- Researchers create a faster method of making biocrude fuel on March 5, 2019 at 4:11 am
Researchers from the University of Utah have developed a way to economically turn algae into a biocrude fuel that can be used to power ships, vehicles, and aircraft. The method that the team has devel... […]
- University of Utah researchers find faster way to turn algae into biocrude on March 4, 2019 at 12:08 pm
In Utah, biofuel experts have long sought a more economically-viable way to turn algae into biocrude oil to power vehicles, ships and even jets. University of Utah researchers believe they have found ... […]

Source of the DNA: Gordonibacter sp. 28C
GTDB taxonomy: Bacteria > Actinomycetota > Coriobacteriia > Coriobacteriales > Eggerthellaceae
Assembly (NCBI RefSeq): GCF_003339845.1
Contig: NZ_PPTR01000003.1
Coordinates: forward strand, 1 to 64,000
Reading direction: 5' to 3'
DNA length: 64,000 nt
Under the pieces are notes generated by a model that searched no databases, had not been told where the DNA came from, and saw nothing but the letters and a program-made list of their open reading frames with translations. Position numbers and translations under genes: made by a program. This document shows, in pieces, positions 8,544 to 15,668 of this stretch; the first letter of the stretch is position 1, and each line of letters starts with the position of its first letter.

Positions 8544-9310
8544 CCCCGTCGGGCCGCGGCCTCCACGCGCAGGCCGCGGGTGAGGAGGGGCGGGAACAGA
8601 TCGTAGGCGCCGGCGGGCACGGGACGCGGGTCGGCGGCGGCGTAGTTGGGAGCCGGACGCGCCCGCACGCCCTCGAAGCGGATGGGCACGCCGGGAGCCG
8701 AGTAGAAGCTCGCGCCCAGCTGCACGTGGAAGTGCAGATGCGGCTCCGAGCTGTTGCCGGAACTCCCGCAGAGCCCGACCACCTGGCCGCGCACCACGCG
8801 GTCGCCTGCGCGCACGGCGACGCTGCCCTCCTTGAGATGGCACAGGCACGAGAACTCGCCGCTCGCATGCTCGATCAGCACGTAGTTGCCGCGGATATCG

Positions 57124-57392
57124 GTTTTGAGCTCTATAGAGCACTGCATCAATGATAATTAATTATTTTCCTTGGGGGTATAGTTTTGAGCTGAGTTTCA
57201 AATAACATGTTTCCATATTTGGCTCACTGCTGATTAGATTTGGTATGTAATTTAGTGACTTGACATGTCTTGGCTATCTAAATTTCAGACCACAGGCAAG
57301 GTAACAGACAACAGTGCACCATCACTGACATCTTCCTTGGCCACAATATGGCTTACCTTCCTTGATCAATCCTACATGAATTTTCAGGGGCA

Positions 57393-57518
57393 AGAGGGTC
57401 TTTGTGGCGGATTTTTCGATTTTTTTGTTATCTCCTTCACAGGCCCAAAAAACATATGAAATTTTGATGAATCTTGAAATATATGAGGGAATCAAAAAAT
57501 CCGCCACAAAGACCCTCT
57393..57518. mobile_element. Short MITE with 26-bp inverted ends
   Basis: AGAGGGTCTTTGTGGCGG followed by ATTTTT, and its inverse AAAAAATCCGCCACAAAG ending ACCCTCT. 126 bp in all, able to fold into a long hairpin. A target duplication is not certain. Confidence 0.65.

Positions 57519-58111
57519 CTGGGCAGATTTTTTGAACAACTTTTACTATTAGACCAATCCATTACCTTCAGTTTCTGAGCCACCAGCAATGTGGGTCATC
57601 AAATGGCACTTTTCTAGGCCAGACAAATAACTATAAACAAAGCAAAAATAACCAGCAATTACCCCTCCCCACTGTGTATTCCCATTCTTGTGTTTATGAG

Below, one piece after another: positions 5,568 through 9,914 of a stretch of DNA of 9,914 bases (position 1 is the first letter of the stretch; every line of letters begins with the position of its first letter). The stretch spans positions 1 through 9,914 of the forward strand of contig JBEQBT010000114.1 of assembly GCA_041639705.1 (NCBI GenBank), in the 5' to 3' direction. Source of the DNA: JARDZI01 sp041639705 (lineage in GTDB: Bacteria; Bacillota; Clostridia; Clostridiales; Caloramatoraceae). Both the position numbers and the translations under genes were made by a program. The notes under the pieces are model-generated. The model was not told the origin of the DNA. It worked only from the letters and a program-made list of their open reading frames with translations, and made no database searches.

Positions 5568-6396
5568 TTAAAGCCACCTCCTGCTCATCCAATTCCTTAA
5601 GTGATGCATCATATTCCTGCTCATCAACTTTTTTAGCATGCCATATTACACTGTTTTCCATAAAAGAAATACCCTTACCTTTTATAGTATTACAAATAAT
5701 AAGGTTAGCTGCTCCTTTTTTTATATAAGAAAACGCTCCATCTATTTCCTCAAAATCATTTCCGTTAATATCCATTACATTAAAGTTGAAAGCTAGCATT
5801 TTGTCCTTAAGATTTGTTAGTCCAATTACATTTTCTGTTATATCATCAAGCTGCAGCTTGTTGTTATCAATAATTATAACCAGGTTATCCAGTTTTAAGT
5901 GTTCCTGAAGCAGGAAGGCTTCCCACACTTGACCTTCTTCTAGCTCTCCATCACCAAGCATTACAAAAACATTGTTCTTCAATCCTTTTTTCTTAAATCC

- Engineers develop fast method to convert algae to biocrude on March 4, 2019 at 7:51 am
A team of chemical engineers have developed a new kind of jet mixer for creating biomass from algae that extracts the lipids from the watery plants with much less energy than the older extraction meth... […]
- Turning algae into fuel on March 4, 2019 at 5:09 am
Biofuel experts have long sought a more economically-viable way to turn algae into biocrude oil to power vehicles, ships and even jets. University of Utah researchers believe they have found an answer ... […]
- US DOE Approves $1.2 Million In Funding For Pilot Hydrothermal Wastewater Processing Project (Biocrude & Methane Production) on February 13, 2019 at 4:00 pm
The US Department of Energy has approved $1.2 million in federal funding for the development of a new pilot hydrothermal wastewater processing project by a consortium that includes Southern California ... […]